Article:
‘The first step toward travel’: All-inclusive resorts are back by popular demand
If you’ve been browsing travel-booking sites in earnest since the Government of Canada lifted its advisory against non-essential travel last month, you’re far from alone. And if you want a break from having to painstakingly plot out a full itinerary, chances are you may be considering an all-inclusive, especially for family vacationing.
Travel agents are noticing growing interest in all-inclusive resorts, too, says Richard Vanderlubbe, director of the Association of Canadian Travel Agencies and owner of Hamilton, Ont.-based travel agency tripcentral.ca.
Beyond trips to reunite with family for possibly the first time since the pandemic, all-inclusives are “the first step toward travel,” he explains. “These resorts are designed for the person who wants to chill out. You spend a lot of time on-site and there’s a lot of room to spread out. Having that space is probably the best thing for travel right now.”
Plus, with many all-inclusives quick to implement COVID-safe practices — such as rigorous cleaning, masking and testing — it’s easier to feel like you’re in a safe, relaxing bubble, he adds.
But even pre-pandemic, demand was on the rise: according to the hotel data firm STR, in the first six months of 2019, all-inclusives brought in US$8.8 billion in sales worldwide, up from $5 billion in the same period in 2014.
Hoping to win over these travellers are the major hotel companies that have expanded in this segment: Wyndham recently announced their new brand devoted solely to all-inclusives, Wyndham Alltra; the launch, a partnership with Playa Hotels & Resorts, encompasses 22 locations across Latin America and the Caribbean.
Meanwhile, Marriott International teamed up with Blue Diamond Resorts to add 20 all-inclusive properties, in locations like Jamaica and Costa Rica, to its Autograph Collection. And in August, Hyatt Hotels Corporation announced it would acquire Apple Leisure Group, a deal that would give Hyatt the largest portfolio of luxury all-inclusive resorts in the world.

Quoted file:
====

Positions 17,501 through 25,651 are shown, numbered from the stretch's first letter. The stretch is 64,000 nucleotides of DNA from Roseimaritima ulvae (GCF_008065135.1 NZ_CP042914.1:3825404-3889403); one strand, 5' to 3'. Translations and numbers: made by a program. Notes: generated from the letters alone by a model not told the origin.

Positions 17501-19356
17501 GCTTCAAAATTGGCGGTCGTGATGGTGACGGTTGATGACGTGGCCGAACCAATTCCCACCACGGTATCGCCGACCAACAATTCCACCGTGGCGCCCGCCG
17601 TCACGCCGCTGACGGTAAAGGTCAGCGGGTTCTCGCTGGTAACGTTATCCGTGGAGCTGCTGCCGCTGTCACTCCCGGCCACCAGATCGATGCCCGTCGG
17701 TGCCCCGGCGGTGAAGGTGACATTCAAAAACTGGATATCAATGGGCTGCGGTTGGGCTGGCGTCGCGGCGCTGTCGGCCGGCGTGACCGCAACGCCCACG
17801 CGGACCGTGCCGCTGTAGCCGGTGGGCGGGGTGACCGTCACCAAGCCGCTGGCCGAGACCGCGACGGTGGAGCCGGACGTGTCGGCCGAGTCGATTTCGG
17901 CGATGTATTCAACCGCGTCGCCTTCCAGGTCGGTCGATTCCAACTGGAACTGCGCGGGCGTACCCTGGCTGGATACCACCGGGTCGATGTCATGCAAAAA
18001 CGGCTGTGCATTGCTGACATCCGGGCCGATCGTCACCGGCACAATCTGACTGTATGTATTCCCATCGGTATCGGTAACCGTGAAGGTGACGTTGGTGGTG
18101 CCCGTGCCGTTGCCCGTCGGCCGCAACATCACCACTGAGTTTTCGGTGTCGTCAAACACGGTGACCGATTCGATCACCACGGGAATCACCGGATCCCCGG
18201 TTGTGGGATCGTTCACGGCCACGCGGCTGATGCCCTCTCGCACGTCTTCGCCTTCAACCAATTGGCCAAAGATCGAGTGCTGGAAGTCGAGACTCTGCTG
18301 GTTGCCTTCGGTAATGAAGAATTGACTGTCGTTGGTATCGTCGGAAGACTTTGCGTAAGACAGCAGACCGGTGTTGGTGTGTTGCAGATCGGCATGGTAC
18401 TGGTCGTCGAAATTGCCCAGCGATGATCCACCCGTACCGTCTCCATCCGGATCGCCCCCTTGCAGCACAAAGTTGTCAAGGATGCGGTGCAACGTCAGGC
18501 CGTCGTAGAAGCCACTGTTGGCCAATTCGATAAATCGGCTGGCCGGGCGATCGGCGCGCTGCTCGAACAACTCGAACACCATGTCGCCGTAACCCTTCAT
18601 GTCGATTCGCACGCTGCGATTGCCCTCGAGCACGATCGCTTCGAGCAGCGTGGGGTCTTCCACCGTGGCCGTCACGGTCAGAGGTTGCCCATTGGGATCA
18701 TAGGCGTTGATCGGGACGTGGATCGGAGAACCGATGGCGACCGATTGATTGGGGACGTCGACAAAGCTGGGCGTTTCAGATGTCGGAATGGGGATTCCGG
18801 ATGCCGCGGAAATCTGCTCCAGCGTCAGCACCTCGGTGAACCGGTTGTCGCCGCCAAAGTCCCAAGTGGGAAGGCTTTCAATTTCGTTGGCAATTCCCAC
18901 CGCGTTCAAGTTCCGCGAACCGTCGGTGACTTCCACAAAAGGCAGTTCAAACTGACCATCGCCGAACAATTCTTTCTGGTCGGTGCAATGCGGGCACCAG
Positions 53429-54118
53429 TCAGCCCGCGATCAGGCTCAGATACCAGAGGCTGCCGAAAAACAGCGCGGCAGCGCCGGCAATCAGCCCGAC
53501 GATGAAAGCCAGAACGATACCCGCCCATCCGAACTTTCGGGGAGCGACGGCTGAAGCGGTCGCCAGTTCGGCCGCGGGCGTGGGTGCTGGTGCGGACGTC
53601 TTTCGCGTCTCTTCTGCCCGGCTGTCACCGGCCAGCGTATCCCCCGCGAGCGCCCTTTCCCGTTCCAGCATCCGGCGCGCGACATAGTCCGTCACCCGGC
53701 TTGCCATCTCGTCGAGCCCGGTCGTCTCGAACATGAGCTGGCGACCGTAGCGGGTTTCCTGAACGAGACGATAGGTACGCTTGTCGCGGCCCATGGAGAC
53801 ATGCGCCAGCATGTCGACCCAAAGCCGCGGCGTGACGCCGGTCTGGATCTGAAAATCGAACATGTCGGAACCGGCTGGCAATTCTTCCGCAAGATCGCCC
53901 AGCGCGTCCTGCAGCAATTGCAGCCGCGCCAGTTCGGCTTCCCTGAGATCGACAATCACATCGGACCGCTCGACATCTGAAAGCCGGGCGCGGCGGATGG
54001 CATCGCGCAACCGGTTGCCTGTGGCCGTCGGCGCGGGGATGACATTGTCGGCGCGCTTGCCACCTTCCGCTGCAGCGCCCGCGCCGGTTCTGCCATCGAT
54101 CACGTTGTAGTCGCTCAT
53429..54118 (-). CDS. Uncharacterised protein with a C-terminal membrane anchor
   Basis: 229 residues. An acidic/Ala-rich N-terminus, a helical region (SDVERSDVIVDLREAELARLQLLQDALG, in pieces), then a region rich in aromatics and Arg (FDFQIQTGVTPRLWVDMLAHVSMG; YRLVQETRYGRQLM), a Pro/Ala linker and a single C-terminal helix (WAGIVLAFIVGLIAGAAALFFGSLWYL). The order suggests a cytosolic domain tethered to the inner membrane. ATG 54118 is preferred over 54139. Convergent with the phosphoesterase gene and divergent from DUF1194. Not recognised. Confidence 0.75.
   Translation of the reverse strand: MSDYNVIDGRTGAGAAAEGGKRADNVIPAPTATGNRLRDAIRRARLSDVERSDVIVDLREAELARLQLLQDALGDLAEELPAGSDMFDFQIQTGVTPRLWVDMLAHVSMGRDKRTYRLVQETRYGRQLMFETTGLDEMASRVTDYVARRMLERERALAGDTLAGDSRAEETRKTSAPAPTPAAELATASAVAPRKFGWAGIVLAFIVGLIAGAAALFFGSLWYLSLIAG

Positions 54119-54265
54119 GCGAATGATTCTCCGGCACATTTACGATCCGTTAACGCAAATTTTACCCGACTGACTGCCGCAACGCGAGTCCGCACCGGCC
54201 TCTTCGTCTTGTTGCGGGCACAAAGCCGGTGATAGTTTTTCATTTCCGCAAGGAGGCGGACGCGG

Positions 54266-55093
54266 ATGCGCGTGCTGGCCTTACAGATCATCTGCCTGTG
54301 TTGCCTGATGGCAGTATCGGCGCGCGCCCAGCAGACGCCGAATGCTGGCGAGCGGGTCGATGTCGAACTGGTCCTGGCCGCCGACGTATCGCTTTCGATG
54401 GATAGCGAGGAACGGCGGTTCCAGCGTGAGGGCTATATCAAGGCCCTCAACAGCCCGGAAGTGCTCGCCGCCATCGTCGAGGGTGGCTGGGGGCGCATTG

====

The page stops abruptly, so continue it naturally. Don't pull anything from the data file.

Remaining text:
As the typical work grind gets longer and harder, people’s desire to get away, and have everything taken care of, has only become stronger — as has their willingness to spend more on luxury experiences, says Nino Montagnese, vice-president at Air Canada Vacations. And these newer all-inclusives are rising to the occasion.
The key differences are all in the variety and versatility. “All-inclusives are different now from what they were a few years ago,” says Montagnese, pointing to more diverse dining options as an example. “It used to be all buffets, but now they’ve got specialty restaurants.” Whatever you fancy — steak, sushi, spaghetti — is often readily available. “Each night you can go somewhere different.”
There’s also the appeal of family-friendly hotel design and programming, which may not be entirely new, but remain a big draw. It’s not uncommon to find larger accommodations with separate children’s bedrooms, giving adults more privacy. Features keeping kids entertained range from massive water parks (at places like Beaches Turks & Caicos) to junior horseback riding lessons (at select Club Med resorts), while parents will appreciate the option of on-demand nanny services (complimentary at Fiji’s Jean-Michel Cousteau Resort, for instance).
Beyond kid-pleasing attractions, you’ll also find high-end resorts investing more money into sprawling gyms and wellness centres (like the 14,000-square-foot fitness facility at Hyatt Ziva Cap Cana), and entertainment venues (see the bowling alley in Punta Cana’s Ocean El Faro), says Montagnese.
Staying at an all-inclusive used to mean having only one kind of travel experience, comfortable but predictable: check-in for a weeklong stay, roam the property, head home. Now, people can adapt the experience as they wish, and venture off-resort to explore the sights, dine at buzzy restaurants and experience the local culture, says Montagnese. Travellers may do it only one day of their trip — or not do it at all — but having the option, all while knowing the resort has your needs covered, is important.
“All-inclusives have evolved,” says Montagnese. “They’re all about the choices. We want to see our destinations, we want to be a part of them, and resorts are only going to get better as they adapt to incorporate them.”
What’s new in family-friendly all-inclusives
Club Med Michès Playa Esmeralda (Michès, Dominican Republic)
One of the newest locations from the company that coined the whole concept of all-inclusives, the 93-acre Club Med Michès Playa Esmeralda opened in December 2019 as the first Exclusive Collection (five-star) resort in North America. The 335-room property is built around four boutique villages, including Explorer Cove, a section tailored to families, with kid’s activities and clubs close by.
Wyndham Alltra Cancun (Cancun, Mexico)
As part of Wyndham’s new all-inclusive brand, the Alltra Cancun is slated to relaunch next month following renovations. A stay at the 458-room resort, set on the beachfront of the Yucatan Peninsula, could encompass dining at more than 10 restaurants and bars, bringing your little ones to the pirate-themed splash park or unwinding at the full-service spa.